After spending 14 years in prison on charges that he attended a terrorist training camp in Pakistan, Hamid Hayat was freed on August 9 following a California judge’s decision to overturn the conviction.
From the start, Hayat’s case had been controversial.
The government’s star witness, Naseem Khan, was a fast-food worker earning $7 per hour before the FBI enlisted him as an informant and paid him nearly $230,000 over three years. Khan came to the FBI’s attention about a month after the September 11 terrorist attacks by claiming to have information about a visit to the United States by Ayman al-Zawahiri, Osama bin Laden’s deputy in Al Qaeda. Although agents determined that Khan’s information about al-Zawahiri was bogus, the FBI, in a post-9/11 rush to build a network of thousands of informants in U.S. Muslim communities, recruited him into the ranks anyway. By the time Hayat went to trial in 2006, federal prosecutors downplayed Khan’s credibility questions, calling his al-Zawahiri report a case of “mistaken identity.”
The informant’s claims that Hayat was involved in terrorism weren’t enough on their own to convict the man. The government also relied on the fact that, during an interrogation, Hayat told FBI agents that he had attended a training camp — though he gave agents conflicting information and several different locations for the camp, with one in Afghanistan and others in Pakistan. The admissions came after agents kept him awake until 3 a.m. and as he complained that his head hurt and that he wanted to go home and sleep.
“But I need you to tell me details about targets, what they said, you know. And this is where I need your memory to come back,” the interrogating agent told Hayat.
The overturning of his conviction likely wouldn’t have happened without a sustained reporting effort that spanned a decade and a half.
In response, Hayat was vague. “Like I said, sir, you know, big buildings, and, you know, like hospitalities and, you know, finance buildings, banks and, what’s it called, ah, hmm, maybe like, you know, uh, stores, stores,” Hayat said.
“What kind of stores?” the agent asked.
“Stores, like food stores, anything like that,” Hayat replied.
At the same time, agents questioned Hayat’s father Umer, who worked as an ice cream truck driver in Lodi, the agricultural town in Northern California where Hayat also lived. They told him that his son had confessed to attending a training camp, but they minimized the seriousness of the action. One agent suggested to Umer that had he visited his son at the training camp, it would be similar to a parent checking out their child’s college campus.
Umer then gave the FBI agents what they wanted, describing a training camp in fanciful detail — with 1,000 fighters wearing masks “like ninja turtles” and using swords to attack dummies made to look like President George W. Bush, Secretary of Defense Donald Rumsfeld, and Secretary of State Colin Powell. Umer later recanted his confession, saying he based his descriptions on scenes from the movie “Teenage Mutant Ninja Turtles,” which he’d recently watched, only after agents refused to believe he’d never visited the camp.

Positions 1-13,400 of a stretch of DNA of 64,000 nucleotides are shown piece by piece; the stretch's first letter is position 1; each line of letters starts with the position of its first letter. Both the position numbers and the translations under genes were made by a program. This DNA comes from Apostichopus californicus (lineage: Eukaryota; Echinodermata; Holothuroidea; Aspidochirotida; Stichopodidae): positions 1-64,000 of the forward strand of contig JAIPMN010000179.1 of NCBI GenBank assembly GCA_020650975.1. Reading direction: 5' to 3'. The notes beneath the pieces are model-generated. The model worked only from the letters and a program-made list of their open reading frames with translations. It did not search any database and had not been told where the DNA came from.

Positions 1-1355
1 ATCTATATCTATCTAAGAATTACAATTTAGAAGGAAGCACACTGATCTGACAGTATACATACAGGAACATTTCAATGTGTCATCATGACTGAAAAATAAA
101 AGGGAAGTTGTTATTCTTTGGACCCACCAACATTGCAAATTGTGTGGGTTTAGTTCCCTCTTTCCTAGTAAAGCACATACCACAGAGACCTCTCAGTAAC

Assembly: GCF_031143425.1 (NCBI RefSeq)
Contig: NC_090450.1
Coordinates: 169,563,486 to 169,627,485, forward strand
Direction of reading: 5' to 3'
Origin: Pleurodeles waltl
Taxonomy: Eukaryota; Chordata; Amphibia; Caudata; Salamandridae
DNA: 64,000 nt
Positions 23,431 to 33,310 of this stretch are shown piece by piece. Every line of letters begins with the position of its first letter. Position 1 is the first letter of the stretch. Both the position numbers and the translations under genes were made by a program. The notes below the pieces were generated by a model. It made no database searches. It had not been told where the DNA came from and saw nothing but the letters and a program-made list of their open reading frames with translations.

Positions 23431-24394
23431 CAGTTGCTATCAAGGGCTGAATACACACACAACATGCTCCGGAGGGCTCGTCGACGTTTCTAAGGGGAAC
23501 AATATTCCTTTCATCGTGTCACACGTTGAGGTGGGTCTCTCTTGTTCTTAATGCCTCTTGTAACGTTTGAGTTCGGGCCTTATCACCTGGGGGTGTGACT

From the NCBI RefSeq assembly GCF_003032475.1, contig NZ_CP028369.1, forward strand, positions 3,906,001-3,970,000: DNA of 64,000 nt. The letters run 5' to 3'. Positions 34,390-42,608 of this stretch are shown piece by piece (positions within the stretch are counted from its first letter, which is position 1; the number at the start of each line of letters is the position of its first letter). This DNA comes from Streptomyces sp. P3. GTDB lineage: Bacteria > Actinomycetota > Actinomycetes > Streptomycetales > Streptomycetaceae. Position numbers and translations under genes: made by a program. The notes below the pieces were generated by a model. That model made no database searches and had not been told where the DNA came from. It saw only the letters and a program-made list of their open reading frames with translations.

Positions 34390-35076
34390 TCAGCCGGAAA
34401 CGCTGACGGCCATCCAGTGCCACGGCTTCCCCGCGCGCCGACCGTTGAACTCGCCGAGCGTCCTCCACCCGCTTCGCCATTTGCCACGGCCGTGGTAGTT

Despite the problematic confessions and the FBI informant’s credibility problems, Hamid Hayat was convicted at trial of material support to terrorism and lying to the FBI and sentenced to 24 years in prison. The overturning of his conviction likely wouldn’t have happened without a sustained reporting effort that spanned a decade and a half and involved multiple news organizations.
Among the early skeptics of the case was Lowell Bergman, whose reporting for “60 Minutes” on the tobacco industry was dramatized in the movie “The Insider.” A journalism professor at the University of California, Berkeley, and director of the Investigative Reporting Program, or IRP, which he founded, Bergman was working with PBS Frontline and the New York Times when the government prosecuted Hayat. His 2006 film with Frontline, the Times, and the IRP, “The Enemy Within,” detailed the Hayat case and documented problems with the FBI’s counterterrorism program.
For years, Bergman pushed for and supported efforts to continue reporting on the issue. I worked for him at the IRP from 2010 to 2011. During that time, I was investigating the FBI’s counterterrorism program, and Hayat was one of more than 500 defendants whose cases I analyzed for trends. Bergman regularly brought up the Hayat case, lobbying me to spend more time looking into it.
“Lodi, Trevor, Lodi,” I remember him saying with a wry smile as he passed my desk once.
In 2013, Bergman captured the interest of Syeda Amna Hassan, a Berkeley graduate student in journalism from Pakistan. Hassan researched the case for a master’s thesis and eventually tracked down people in Pakistan who were with Hayat when he had purportedly attended the training camp. They described how Hayat had spent his entire time in Pakistan playing soccer and video games, supporting the claim that Hayat’s confession had been coerced by FBI agents. Although Hassan’s thesis was never published as a news story, she assisted Hayat’s lawyers in collecting evidence from alibi witnesses in Pakistan.
Journalist Abbie VanSickle then joined Bergman’s IRP, and she used Hassan’s research as a starting point to investigate Hayat’s case further. Her reporting — which was published in The Intercept in November 2016 as the two-part series “Deceit and Terror” — told the full story of Hayat’s prosecution and its problems. Among VanSickle’s findings was that, despite federal prosecutors showing the jury satellite images of the supposed training camp Hayat went to, an internal memo revealed that the government’s intelligence experts disagreed about what camp he attended.